(Reuters) - Rupert Murdoch’s newly separated 21st Century Fox reported higher revenue and profit because of growth at its cable operations including Fox News and its regional sports networks.
Investors had been waiting for years for Murdoch to split News Corp, giving its cable, movie and equity stakes in pay-TV assets their own spotlight away from the publishing division.
“Although a significant amount of time and effort was spent over the past 12 months on this separation, we never lost focus on the operation of our businesses,” Murdoch, who serves as chairman and CEO of Fox, said in a statement.
The entertainment properties are now known as 21st Century Fox while the publishing company - which includes The Wall Street Journal and The Times of London, book publisher HarperCollins, the education company Amplify, and pay-TV services in Australia - keeps the News Corp name.
Fox’s stable of cable networks including the Fox News Channel, FX Networks and National Geographic channels, said quarterly operating income before depreciation and amortization (OIBDA) soared 25 percent to $1.8 billion on higher affiliate fees and advertising revenue.
Fox executives said the company’s cable networks account for two-thirds of total earnings before interest, taxes, depreciation and amortization (EBITDA).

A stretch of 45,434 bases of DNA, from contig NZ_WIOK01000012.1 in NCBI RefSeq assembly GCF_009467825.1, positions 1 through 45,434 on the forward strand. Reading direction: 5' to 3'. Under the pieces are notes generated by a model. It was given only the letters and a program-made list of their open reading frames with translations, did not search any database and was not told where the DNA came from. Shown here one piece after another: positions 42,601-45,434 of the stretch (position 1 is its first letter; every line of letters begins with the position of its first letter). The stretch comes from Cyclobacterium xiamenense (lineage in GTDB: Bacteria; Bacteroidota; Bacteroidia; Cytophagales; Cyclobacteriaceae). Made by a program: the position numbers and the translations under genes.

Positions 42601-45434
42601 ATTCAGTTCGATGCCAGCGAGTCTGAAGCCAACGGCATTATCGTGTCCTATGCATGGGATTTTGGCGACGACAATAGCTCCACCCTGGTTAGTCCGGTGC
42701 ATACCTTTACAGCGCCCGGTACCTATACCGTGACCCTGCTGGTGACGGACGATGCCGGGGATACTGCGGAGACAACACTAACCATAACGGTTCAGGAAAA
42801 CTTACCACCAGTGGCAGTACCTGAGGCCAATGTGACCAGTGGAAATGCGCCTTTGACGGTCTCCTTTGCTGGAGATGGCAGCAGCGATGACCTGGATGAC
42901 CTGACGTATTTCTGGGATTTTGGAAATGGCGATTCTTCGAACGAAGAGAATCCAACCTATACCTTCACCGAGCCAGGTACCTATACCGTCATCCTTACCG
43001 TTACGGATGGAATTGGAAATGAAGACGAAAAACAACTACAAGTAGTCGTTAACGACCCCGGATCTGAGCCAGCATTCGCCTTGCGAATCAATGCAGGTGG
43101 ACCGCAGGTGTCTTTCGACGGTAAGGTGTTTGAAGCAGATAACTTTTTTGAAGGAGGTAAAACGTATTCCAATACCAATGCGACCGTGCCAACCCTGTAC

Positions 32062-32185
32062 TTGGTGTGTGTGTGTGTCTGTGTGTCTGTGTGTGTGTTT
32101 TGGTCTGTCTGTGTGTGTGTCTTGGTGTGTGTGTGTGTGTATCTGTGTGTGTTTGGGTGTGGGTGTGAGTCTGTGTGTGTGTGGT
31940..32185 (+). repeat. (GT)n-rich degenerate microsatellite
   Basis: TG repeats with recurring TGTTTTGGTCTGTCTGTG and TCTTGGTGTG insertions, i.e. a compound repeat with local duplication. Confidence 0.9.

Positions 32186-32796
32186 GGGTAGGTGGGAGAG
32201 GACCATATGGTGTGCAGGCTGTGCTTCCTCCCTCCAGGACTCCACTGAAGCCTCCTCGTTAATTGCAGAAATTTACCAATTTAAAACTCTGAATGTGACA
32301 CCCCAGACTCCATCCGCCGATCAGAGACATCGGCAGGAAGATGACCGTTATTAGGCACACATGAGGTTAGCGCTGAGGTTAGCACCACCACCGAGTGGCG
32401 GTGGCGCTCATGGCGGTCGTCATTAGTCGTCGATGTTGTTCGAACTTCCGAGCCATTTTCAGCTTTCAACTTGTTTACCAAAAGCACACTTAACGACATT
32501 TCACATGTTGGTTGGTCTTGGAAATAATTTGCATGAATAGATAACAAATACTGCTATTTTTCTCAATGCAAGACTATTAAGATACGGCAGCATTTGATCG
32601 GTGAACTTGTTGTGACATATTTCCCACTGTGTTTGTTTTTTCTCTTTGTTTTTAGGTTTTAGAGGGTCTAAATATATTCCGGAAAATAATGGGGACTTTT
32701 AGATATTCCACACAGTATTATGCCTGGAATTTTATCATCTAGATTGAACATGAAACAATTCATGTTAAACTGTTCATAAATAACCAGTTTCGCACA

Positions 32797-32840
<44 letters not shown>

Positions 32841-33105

Fox is growing its cable franchise and plans to invest $200 million next year. It is launching new channels including Fox Sports 1 this month, a competitor to Walt Disney Co’s ESPN, and a new channel FXX aimed at young adults.
At its movie studio 20th Century Fox, OIBDA fell to $117 million from $140 million on lower contributions from its TV production studios that offset revenues from the new season of Netflix’s “Arrested Development.”
Its broadcast TV station Fox is still dogged by lower ratings for its show “American Idol” that dragged down advertising revenue 7 percent and segment OIBDA to $213 million from $235 million.
Total revenue rose 16 percent to $7.2 billion for the quarter ending June, compared with the same quarter last year, the company said on Tuesday.
Net income was $977 million, or 42 cents per share, from $596 million, or 25 cents per share, in the same quarter last year.
Adjusted for special items including gains from its equity stakes, the company reported EPS of 31 cents per share compared with analysts’ average expectation of 34 cents per share, according to Thomson Reuters I/B/E/S.
Shares of 21st Century Fox rose 1.5 percent in after-market trading following its regular session close at $31.23 on Tuesday.
Reporting by Jennifer Saba in New York; Editing by Ken Wills; Editing by Bernard Orr